Interest Rates Low for Now: Consumer Prices Flat, Inflation at Bay

Interest Rates Low for Now: Consumer Prices Flat, Inflation at BayOverall consumer prices didn’t budge in December thanks partially to lower gasoline prices, which means inflation is at bay and the Federal Reserve can stay the course on interest rates.
Last month, the Fed revealed new thresholds for raising rates. It will act if unemployment falls to 6.5 percent and the inflation outlook points to 2.5 percent or higher.
Consumer can breathe a sigh of relief.
The Labor Department said on Wednesday its Consumer Price Index was unchanged in December.
In the 12 months leading into December, the CPI rose 1.7 percent, the smallest jump since August. That compares to November’s 1.8 percent increase.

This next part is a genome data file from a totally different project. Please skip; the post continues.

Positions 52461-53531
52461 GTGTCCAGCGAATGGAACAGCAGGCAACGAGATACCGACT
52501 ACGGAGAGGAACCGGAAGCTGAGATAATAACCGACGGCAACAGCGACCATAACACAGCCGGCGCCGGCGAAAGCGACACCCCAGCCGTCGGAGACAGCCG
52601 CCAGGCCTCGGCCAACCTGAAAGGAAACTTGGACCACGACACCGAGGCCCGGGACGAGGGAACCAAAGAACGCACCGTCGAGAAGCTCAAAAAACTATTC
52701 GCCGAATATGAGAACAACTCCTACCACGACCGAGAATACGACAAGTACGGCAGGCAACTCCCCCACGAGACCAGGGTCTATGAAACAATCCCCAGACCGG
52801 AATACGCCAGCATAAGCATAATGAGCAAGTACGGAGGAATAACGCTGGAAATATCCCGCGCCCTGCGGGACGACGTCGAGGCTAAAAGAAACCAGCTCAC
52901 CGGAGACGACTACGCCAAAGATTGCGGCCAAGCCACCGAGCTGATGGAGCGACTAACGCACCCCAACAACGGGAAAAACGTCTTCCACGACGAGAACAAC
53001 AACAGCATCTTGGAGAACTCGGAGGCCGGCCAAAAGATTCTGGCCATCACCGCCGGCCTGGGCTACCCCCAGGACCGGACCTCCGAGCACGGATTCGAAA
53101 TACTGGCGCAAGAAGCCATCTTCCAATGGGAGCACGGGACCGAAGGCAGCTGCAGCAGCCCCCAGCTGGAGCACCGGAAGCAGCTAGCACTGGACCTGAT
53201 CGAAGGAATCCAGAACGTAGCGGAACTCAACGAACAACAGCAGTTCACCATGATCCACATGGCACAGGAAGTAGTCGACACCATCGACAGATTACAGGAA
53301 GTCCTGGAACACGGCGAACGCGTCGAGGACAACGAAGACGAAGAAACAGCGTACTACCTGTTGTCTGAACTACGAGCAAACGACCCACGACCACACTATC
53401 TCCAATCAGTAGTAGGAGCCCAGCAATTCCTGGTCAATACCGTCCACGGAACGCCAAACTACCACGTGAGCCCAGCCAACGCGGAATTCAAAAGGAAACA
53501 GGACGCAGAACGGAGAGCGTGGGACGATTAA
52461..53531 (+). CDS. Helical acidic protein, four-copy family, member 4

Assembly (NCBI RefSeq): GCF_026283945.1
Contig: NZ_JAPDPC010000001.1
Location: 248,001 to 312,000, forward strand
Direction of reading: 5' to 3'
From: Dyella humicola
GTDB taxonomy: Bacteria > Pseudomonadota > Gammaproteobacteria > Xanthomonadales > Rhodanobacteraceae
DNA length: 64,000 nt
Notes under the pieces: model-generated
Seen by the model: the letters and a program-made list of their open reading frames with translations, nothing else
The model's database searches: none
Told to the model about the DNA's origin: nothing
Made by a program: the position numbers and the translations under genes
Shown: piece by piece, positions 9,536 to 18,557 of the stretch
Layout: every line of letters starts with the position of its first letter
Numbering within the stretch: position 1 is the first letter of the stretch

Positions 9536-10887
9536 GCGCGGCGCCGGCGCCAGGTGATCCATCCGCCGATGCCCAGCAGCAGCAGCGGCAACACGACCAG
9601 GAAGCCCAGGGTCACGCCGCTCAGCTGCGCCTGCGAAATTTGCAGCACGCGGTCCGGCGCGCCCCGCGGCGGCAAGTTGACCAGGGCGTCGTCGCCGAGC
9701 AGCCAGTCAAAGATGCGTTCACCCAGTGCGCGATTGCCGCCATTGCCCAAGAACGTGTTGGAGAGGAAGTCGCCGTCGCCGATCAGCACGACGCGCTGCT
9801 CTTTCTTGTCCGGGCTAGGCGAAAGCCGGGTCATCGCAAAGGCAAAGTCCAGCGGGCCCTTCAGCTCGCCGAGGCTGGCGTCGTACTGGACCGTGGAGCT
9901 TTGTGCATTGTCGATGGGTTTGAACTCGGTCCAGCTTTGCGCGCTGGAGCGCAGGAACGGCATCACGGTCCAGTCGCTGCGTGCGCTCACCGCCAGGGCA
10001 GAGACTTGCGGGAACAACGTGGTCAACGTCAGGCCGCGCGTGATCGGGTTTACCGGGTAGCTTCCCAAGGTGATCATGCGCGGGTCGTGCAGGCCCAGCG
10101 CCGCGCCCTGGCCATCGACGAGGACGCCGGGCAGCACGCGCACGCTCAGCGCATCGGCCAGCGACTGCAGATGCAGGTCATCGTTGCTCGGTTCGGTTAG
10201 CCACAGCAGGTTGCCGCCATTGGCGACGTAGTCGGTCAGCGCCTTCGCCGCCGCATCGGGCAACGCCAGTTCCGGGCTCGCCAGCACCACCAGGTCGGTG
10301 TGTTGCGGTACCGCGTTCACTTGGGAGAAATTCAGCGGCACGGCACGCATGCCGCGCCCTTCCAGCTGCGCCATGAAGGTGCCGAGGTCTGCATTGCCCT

To help boost economic growth and employment since the financial crisis peak of 2008, Fed officials have kept the benchmark federal funds rate at “zero to .25 percent.”
The central bank has also purchased upwards of $2 trillion in
What does all this mean for the average consumer?
A continuation of historically-low mortgage interest rates – at least below 4 percent – offered by lenders to good-credit customers, and reasonably low rates on auto loans and some credit cards.

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